June 14, 2015
June 14, 2015
June 17, 2015
26.1158.1 - 26.1158.9
MIXING IN THE CHEMICAL ENGINEERING CURRICULUMChemical engineers are required to design and operate processes separating things that are mixedand mixing things that are separated. Sometimes these things must be heated or cooled as theyare processed. They are also expected to successfully scale-up processes from lab-scale,operating on a bench, through pilot to commercial scale.Mixing is a crucial operation in the process industries yet it is rarely covered in the chemicalengineering curriculum. Smith1 estimated that, in 1990, the US chemical industry lostapproximately $10 billion a year due to poorly designed or operated mixing processes. Reasonsinclude lower yield in competitive reactions, longer than expected batch times on scale-up andpoor understanding of the impact of complex fluid rheology on mixer design all of which maydelay commercialization. Twenty years later these numbers have increased significantly.Given the recognized importance of mixing as a discipline it may be surprising that fewuniversities offer a formal course on the subject.There are a number of organizations offering continuing education courses on mixing and thisshould be taken as an indication of its importance to the chemical industry. These include theCenter for Professional Advancement, the American Institute of Chemical Engineers and theBritish Hydromechanics Research Group. Also a number of larger companies employing mixingspecialists offer in-house training to their employees.Often a formal course cannot be added to the curriculum due to time constraints but a singlelecture could be included in other courses such as fluid mechanics, reaction engineering andtransfer processes, that would show how the concepts being taught can be applied to mixerdesign and operation. These lectures could be made available as webinars aimed atundergraduates and more broadly to engineers in industry seeking continuing education.The equipment required to perform a series of experiments demonstrating various mixingoperations has been developed by Professor Roy Penney at the University of Arkansas2. Theequipment required and some of the experiments that can be performed will be described.1. Smith, J. M., “Industrial needs for mixing research”, Trans. IChemE, 68, pp. 3 – 6, 1990.2. Penney, W. R., “Table-top fluid mixing experiments for the laboratory or classroom”, In MIXING XXII, Victoria, BC, Canada, June 2010.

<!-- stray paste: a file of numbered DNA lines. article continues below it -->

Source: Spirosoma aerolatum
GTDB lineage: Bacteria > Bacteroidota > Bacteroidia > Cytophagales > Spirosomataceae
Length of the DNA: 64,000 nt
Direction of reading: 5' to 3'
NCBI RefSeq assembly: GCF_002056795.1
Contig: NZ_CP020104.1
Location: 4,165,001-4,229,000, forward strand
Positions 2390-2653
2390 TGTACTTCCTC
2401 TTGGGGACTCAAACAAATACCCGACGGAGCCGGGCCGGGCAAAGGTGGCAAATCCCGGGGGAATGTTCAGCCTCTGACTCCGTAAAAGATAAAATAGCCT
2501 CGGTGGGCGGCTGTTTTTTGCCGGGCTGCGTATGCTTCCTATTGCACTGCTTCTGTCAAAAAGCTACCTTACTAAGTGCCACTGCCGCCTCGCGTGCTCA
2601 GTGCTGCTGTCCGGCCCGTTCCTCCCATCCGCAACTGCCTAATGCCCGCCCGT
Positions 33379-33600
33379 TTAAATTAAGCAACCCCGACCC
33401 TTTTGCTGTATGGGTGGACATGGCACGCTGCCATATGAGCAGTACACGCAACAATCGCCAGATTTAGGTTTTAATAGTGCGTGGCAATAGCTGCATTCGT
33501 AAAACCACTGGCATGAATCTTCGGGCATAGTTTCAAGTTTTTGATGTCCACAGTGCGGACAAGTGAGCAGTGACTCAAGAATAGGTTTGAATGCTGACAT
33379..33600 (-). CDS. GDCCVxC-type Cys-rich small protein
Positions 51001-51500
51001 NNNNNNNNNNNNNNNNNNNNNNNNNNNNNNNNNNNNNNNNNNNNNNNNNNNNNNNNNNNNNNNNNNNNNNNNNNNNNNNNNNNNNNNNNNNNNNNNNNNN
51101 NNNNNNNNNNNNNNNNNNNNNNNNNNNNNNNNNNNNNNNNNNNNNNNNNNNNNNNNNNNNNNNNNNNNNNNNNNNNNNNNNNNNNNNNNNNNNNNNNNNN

Grenville, R. K. (2015, June), Mixing in the Chemical Engineering Curriculum Paper presented at 2015 ASEE Annual Conference & Exposition, Seattle, Washington. 10.18260/p.24495
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